Rep. Justin Amash has Another National Media Interview about His Libertarian Presidential Campaign. He Again Says Nothing Libertarian.

by | May 5, 2020


On Thursday, I wrote about Rep. Justin Amash (L-MI), in a ten-minute interview at MSNBC focused on why he is interested in seeking the Libertarian Party presidential nomination, saying nothing libertarian. Further, I noted that, when Amash was asked about what a libertarian would do concerning coronavirus (a policy area where government is heavily restricting people’s exercise of liberty, intentionally shutting down much of the economy, and spending with abandon), Amash chose to promote adding a new government program to hand out money to people — something the host noted does not sound like a limited government proposal.

On Friday, Amash was back in another national media interview focused on why he would want to run for president as the Libertarian Party nominee. This time Amash was interviewed for five minutes by Rachel Martin at National Public Radio (NPR).

Second act, same as the first.

Though presented with question after question that gave him opportunities to promote libertarian ideas, Amash chose not to do so.

Martin even teed up the perfect opportunity for Amash to promote decreasing government intervention when she asked him this question:

Congress passed a number of economic relief packages as a result of the pandemic. You would be running on a platform as a libertarian of less government intervention in people’s lives. How do you come down on that?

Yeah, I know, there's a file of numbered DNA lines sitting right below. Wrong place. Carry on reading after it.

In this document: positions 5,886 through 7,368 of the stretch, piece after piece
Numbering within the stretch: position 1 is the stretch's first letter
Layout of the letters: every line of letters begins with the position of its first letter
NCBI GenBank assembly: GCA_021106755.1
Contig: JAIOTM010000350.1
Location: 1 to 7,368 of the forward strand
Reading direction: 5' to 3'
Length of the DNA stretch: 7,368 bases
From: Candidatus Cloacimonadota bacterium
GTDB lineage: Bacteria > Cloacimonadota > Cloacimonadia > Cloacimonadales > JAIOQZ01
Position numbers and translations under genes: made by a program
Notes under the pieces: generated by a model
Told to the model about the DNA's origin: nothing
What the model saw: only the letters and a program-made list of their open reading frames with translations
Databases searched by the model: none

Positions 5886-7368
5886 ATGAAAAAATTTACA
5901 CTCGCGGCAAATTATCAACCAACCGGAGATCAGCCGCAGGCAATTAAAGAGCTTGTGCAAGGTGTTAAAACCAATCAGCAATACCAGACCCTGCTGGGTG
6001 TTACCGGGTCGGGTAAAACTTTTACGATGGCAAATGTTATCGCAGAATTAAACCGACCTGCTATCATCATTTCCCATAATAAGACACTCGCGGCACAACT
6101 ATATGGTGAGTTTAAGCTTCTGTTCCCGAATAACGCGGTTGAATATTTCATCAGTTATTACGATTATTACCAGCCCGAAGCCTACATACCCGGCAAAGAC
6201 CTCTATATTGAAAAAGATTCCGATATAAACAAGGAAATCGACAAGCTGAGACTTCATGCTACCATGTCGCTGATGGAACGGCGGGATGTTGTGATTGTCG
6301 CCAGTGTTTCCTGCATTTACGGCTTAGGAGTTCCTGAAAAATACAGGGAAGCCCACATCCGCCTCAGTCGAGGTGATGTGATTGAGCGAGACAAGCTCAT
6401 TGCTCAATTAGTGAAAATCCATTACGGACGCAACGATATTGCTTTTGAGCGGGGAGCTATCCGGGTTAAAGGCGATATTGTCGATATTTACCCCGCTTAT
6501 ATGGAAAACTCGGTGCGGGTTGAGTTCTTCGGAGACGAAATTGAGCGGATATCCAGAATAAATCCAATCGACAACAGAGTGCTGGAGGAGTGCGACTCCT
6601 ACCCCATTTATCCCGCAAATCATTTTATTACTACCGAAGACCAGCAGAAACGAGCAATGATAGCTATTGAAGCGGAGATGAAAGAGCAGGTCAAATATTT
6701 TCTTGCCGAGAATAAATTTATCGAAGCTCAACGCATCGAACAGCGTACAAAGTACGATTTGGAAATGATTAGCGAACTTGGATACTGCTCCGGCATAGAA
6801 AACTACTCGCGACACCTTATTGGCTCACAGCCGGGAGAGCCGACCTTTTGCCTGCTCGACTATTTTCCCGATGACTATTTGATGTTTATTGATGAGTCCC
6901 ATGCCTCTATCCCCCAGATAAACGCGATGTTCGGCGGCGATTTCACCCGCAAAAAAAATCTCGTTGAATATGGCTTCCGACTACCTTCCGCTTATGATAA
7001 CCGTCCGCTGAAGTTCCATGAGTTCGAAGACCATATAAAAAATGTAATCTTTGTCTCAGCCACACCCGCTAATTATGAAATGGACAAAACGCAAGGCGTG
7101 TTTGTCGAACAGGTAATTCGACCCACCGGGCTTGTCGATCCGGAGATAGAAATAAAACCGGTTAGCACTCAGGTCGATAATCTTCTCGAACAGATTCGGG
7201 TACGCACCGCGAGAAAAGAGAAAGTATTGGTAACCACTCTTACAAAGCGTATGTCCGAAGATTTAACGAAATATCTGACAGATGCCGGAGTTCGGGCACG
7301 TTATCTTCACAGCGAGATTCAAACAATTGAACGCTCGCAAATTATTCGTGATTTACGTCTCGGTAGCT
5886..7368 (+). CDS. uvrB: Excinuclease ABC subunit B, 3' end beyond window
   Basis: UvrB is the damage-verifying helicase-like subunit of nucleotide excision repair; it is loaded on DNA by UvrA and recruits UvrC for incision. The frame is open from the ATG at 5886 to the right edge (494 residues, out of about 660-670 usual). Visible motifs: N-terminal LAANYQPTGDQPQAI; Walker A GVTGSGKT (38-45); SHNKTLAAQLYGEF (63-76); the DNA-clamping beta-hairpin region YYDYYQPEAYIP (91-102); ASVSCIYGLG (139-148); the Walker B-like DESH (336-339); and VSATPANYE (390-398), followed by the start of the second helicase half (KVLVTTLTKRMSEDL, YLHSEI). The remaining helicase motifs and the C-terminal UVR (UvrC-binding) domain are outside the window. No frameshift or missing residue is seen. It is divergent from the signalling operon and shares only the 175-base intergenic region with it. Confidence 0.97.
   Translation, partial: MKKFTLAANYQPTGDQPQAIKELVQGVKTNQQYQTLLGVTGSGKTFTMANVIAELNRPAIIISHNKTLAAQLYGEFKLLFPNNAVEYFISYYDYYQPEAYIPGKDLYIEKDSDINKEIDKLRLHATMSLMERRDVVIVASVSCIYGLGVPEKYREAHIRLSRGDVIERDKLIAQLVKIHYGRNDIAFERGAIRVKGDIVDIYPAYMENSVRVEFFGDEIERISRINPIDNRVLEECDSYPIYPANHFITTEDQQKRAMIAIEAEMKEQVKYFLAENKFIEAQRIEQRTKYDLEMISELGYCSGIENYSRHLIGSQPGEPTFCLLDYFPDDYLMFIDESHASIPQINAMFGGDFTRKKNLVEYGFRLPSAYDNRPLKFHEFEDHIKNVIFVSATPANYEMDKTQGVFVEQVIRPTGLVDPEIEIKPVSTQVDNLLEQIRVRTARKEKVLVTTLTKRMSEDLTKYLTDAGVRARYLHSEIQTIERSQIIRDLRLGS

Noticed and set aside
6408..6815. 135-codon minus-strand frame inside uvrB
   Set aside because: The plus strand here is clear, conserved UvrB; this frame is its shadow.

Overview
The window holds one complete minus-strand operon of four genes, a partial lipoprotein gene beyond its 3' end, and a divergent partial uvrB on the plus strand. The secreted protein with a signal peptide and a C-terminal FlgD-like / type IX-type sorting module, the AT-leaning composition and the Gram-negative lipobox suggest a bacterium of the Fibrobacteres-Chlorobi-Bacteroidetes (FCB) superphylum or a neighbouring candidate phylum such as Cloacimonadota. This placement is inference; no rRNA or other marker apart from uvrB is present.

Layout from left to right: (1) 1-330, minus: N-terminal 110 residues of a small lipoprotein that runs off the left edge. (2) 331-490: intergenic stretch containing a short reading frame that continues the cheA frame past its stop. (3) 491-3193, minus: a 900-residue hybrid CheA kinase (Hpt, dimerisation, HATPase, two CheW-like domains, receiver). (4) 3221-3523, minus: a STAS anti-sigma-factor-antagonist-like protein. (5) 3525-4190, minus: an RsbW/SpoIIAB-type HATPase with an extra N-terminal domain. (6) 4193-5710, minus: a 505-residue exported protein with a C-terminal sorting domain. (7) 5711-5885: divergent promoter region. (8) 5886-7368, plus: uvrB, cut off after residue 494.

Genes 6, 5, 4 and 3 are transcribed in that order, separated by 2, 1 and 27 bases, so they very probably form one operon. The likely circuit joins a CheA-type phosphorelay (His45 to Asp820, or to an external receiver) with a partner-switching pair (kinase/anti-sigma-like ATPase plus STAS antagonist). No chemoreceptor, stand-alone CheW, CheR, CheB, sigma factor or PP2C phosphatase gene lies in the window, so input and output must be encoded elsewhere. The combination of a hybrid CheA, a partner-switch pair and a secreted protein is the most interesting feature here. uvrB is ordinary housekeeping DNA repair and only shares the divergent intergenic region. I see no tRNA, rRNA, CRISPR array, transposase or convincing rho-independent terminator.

In response, Amash jumped in, as he did in the MSNBC interview, to promote his desire to establish a new program where the United States government hands out money to people monthly.

Even when asked about President Donald Trump’s actions in relation to coronavirus, Amash chose to keep his critique totally divorced from any libertarian ideas. Here is that exchange between Martin and Amash:

MARTIN: What’s your assessment of President Trump’s leadership during this crisis?

AMASH: Disastrous. He creates a lot of uncertainty and a lot of grief for people that is unnecessary. So I think it’s been disastrous. This doesn’t mean that all of the decisions have been wrong. It just means that he has been such a terrible messenger and terrible operator throughout this entire process that people have lost whatever little trust they had in him.

Listen to Amash’s NPR interview here.

Amash’s course of action of abstaining from promoting libertarian ideas in interviews about his running for the Libertarian Party presidential nomination is peculiar.

In 1992, I heard then-Libertarian Party presidential nominee Andre Marrou answering interview questions many times as I traveled with him across the country. Marrou, in those interviews, discussed libertarian ideas repeatedly. He did so when promoting what he would do as president, when critiquing his opponents’ stands and actions, and when just plain discussing current events and politics. Marrou routinely used the interviews as a means to introduce, explain, and promote libertarian idea.

Other Libertarian presidential nominees have approached interviews similarly to how Marrou did. None have routinely employed the approach Amash has demonstrated in his MSNBC and NPR interviews.


  • Adam Dick

    Adam worked from 2003 through 2013 as a legislative aide for Rep. Ron Paul. Previously, he was a member of the Wisconsin State Board of Elections, a co-manager of Ed Thompson's 2002 Wisconsin governor campaign, and a lawyer in New York and Connecticut.

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